As he bent over, the Mexican , without warning, drew a curved pruning knife and before my horrified gaze threw an arm around my husband’s neck and started to cut his throat. . .
Then I remembered the pistol and leaping to my feet I jammed it against the bandit’s back, over his heart, and pulled the trigger. But it wouldn’t fire—in my fright I had failed to cock it.
Rebecca wrote that she grabbed the man and pulled him away from her husband, who managed to get his hands up to his throat and prevent fatal wounds. William sprinted toward the house yelling at his sister–in-law to give him the pistol only to hear that Rebecca had it. The attacker followed William, shooting at him with his own gun, and Rebecca was behind them both.
Suddenly, she continued
As I neared the gate he was coming back and met me face to face. Instantly he pointed a pistol at my breast, I whirled and caught the bullet through my shoulders. I fell to the ground crying, “Oh, I’m killed!”
The attacker fled and William carried his wife into the house and then sent for assistance.
Notably, the first newspaper coverage of the event, from the 3 June 1874 edition of the Los Angeles Herald differed from Mrs. Turner’s recollections. For example, the paper reported that the unidentified man “came to their door, and said he wanted to get some flour.”
Additionally, it stated that Mrs. Turner followed with her pistol and got to the store to find the attack in progress. The Express then wrote that “she had enough strength and presence of mind to fire the pistol in the direction of the assassin.” Moreover, the report was that the attacker left William and went after Rebecca, wounding her when one bullet “entered Mrs. Turner’s back, coming out at the breast.”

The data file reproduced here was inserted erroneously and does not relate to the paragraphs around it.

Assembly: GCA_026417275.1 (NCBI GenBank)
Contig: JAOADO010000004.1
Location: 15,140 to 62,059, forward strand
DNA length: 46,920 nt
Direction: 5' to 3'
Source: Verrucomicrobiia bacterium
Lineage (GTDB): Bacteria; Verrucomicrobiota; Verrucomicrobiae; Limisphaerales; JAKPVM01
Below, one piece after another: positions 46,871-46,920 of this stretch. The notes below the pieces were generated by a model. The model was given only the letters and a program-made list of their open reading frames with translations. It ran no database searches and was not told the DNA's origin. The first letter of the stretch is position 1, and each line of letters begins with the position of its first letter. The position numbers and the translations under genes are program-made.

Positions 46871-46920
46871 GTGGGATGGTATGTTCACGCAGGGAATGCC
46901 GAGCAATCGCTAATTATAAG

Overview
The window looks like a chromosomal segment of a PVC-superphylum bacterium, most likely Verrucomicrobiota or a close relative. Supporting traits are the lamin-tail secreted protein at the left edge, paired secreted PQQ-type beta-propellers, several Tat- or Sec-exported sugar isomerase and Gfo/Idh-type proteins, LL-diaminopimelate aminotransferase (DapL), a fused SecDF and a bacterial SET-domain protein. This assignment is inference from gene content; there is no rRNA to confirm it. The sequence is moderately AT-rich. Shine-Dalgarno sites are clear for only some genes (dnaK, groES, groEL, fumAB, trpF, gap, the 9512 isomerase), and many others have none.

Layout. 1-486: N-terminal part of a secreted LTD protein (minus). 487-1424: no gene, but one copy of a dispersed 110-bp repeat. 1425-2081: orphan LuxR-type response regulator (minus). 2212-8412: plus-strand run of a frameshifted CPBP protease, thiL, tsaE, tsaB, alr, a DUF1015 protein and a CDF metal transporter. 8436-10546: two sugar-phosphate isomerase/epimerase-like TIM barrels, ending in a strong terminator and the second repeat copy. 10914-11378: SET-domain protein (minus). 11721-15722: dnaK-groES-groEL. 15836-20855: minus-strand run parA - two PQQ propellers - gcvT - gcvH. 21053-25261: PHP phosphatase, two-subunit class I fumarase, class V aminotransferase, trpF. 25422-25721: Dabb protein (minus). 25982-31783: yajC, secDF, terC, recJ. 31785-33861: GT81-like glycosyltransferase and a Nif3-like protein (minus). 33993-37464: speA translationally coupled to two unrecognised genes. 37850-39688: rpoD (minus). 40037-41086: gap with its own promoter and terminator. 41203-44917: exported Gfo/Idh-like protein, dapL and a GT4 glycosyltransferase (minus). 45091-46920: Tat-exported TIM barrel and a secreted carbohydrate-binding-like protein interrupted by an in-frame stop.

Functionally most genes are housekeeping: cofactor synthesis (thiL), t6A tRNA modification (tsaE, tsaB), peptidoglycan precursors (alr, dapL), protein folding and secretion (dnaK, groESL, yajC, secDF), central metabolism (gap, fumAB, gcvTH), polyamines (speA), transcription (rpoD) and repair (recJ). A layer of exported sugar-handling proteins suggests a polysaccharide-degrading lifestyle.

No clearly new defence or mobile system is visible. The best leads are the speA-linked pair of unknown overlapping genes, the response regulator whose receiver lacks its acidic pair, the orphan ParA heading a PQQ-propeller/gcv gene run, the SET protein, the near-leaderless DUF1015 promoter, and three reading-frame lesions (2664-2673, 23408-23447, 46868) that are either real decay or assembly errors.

To add to the tragedy, Rebecca was pregnant with the couple’s second child and the incident caused a miscarriage. For awhile, her life was also in some doubt.
The Los Angeles Star, in its coverage on the morning of the 4th, had other information closer to that written by Rebecca, namely that the man, then known only as “Gordo” (“fat” in Spanish) “purchased a bill of goods, amounting to about forty dollars . . . and at the request of Gordo, Mr. Turner stooped down to show him some boots” when the attack commenced.
The paper also stated that when she pulled the pistol “as she explains it, was so paralyzed by excitement that she could not shoot.” It repeated the statement about how William ran to the house to get his gun, with her following and then Gordo shooting her “striking her on one of the shoulders and passed around her back.”
As for the third major local daily paper, the Herald, there were different particulars offered in its coverage of the 4th. While it repeated the remarks about Gordo pulling a pruning knife to attack William, it did not mention Rebecca’s trying to fire the gun while in the store, only that “the courageous woman seized the Mexican, and by main force pushed him out of the door, at the same time firing upon him.”
According to this account, Gordo shot four times at William, missing each time, before he turned to encounter Rebecca and shot and wounded her. The paper then added that there were two other men, an American and a Mexican “who had previously remained in the background, and the three proceeded to rifle the store, taking some clothing and $44 in coin, while leaving $80 in gold and Gordo dropping his own purse containing $20. The trio then mounted their horses and rode off.
Check back for the continuation of the story of “The Incident at Workman Mill,” which will follow in parts over coming days..